Christine Frerichs, The Conversation (#3), 2012-2013, oil and acrylic on canvas, 44 x 34 inches (courtesy gallery|km)
Easton Miller interviews painter Christine Frerichs on the occasion of her exhibition The Conversation at gallery|km, Santa Monica, CA, on view through July 27, 2013.
Frerichs comments: "With this body of work, I wanted to find a way to create abstracted portraits that... describe at once the physical and emotional aspects of oneself through the use of symbolic color, form, and composition. Instead of the body acting as the exterior shell for one's interior thoughts and feelings, I wanted to try flipping it inside out. So the abstracted body form in these paintings is the base layer and superimposed on that textured foundation is imagery and mark-making which oscillate between spontaneous eruptions of color, light, and form as seen into controlled lines and patterns, reflecting the range of form that emotion can take... My use of materials also reflects this idea of a range of self and our capacity for transformation on an emotional level. Oil paint and spray paint are stretched to their physical limits, transmuted into thick clotted dabs, thinned and thrown from a bucket, or carefully layered in translucent veils of glassy color."
Valerie Brennan interviews painter Jered Sprecher about his work and practice. Sprecher's paintings are currently on view in the solo exhibition I Always Lie at Jeff Bailey Gallery, New York through March 23, 2013.
Sprecher comments: "Paintings usually start from two different places. Some paintings begin with a found image, something like a quilt, gemstone, graffiti, architectural photograph, or child’s drawing... The other way that paintings start is less structured and often results from taking left over paint and applying it to empty canvases. It is a strange mix of thrift and feeling around in the dark, trying to find a painting... I find that the two processes often meet somewhere in the middle as paint and image contend with each other on the surface of the canvas. Lately I have been thinking about how these two approaches relate to inductive and deductive reasoning."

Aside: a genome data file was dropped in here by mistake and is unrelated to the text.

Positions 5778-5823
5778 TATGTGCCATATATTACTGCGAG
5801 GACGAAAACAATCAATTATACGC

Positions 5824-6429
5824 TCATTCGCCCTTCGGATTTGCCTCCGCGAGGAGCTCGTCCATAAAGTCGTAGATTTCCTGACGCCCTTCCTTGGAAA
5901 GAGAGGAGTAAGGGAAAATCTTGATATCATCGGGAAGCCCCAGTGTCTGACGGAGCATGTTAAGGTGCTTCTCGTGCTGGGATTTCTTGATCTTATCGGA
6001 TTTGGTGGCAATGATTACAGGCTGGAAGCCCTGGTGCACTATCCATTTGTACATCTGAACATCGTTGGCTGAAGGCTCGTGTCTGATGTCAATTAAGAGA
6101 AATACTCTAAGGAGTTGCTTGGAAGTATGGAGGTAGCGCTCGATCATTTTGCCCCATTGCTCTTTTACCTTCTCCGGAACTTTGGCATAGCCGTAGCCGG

Matthew Farina reviews Todd Kelly: Signature Paintings at Asya Geisberg Gallery on view through June 18, 2011. Farina writes, "References to commercial or industrial printing are present alongside more traditional approaches to paint application... The interplay of man and machine-made marks is pronounced... With the constant of the 'signature' in place, Kelly’s formula as a whole actually provides him a license for diversified aesthetics. Each work showcases differing rules in structure and order."
Valerie Brennan interviews painter Rodney Dickson about his work and studio practice.
Dickson comments: "These days I am using a lot of paint, not because I set out with an ambition to have that look of thick paint but because I am constantly changing the painting, in every session I paint the entire surface so the painting looks quite different from one session to the next and the paint thickness builds up because of that. I want to work in this way because I want everything to work together and have a fresh look and be done in that place in time... I would like to be shocked or surprised by my work, but it is almost impossible to be surprised by something you made yourself, so this is why I am constantly changing things, creating and destroying, discounting the familiar and hoping for the painting to become organic and evolve rather than be designed."
Edited by artist Brett Baker, Painters' Table highlights writing from the painting blogosphere as it is published and serves as a platform for exploring blogs that focus primarily on the subject of painting.